In April the Verkhovna Rada approved establishing a UAH 65 billion (about US $2.35 billion) fund to finance coping with COVID-19. Later, even as the epidemic raged on, this fund was directed toward financing other spending. More than half of it, UAH 35 billion, was transferred to finance road construction under the presidential program “Big Construction.”

Developments with the Anticorruption Bodies

Specialized Anti-Corruption Prosecutor’s Office. On August 21, Nazar Kholodnytskyi, head of the Specialized Anti-Corruption Prosecutor’s Office (SAPO), resigned three months before the expiration date of his contract. SAPO was established five years ago as part of Ukraine’s anticorruption reform measures. During that period, SAPO worked on more than 200 cases, leading to 390 individuals being charged and forty convicted of high-level corruption.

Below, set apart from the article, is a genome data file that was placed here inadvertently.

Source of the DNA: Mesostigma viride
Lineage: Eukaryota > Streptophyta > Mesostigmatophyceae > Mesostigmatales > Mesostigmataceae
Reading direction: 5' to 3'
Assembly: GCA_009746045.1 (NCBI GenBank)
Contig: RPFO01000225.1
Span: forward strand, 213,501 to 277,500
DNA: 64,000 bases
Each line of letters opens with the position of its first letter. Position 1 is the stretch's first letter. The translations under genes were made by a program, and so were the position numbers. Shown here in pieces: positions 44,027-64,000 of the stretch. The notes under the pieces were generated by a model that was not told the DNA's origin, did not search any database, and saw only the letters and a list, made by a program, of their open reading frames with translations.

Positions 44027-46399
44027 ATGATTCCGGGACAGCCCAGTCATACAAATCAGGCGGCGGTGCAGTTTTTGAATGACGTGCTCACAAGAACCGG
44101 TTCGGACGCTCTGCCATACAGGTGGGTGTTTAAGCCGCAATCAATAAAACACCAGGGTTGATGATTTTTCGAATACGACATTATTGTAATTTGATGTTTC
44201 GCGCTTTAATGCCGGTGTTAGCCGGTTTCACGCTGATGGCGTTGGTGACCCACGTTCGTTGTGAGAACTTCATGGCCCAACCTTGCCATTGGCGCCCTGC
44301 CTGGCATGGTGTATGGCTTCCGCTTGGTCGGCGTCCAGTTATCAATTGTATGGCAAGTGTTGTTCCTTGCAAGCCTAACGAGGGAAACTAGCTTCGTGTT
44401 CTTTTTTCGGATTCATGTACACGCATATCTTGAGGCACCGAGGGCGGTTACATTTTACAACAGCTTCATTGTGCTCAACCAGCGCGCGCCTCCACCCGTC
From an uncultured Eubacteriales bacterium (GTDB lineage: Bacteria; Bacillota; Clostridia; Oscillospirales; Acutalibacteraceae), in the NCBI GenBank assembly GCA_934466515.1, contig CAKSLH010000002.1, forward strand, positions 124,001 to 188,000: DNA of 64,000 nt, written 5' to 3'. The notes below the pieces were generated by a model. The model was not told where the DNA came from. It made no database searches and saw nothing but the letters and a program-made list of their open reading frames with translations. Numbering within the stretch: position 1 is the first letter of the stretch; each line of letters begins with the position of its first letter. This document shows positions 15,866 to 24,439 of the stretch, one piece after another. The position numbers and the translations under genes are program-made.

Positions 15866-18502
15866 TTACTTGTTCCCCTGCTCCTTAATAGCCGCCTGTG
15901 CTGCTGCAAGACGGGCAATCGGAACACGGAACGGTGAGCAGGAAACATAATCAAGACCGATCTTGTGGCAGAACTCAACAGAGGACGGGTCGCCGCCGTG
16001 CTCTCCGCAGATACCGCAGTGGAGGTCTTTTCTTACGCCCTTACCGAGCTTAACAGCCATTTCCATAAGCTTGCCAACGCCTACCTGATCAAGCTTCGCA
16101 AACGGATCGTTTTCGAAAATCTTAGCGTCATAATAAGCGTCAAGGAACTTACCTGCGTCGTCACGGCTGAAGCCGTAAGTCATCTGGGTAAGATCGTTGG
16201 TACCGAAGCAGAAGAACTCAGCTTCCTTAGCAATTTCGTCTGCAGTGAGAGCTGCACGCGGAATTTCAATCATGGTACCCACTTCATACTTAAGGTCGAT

Kholodnytskyi was engaged in a public conflict with General Prosecutor Iryna Venediktova, who criticized SAPO’s inaction and failures in May 2020. But Kholodnytskyi himself had been drawn into a number of public scandals. In 2018 he accused the National Anti-Corruption Bureau (NABU) and its chief, Artem Sytnyk, of organizing spying and wiretapping against him. In turn, Sytnyk accused Kholodnytskyi of disclosing investigation secrets and violating prosecutorial ethics. These developments brought into conflict the two anticorruption agencies and their chiefs.

In early September 2020, the EU and the World Bank communicated with Ukrainian authorities in regard to the future of SAPO’s leadership. They stressed the need to create a selection commission that would ensure transparent procedures in appointing the new SAPO head.

On September 17 the Rada voted to approve members of the commission, all close allies of President Zelensky, which raised concern among Ukraine’s Western partners. The US and EU embassies in Kyiv issued similar expressions of concern.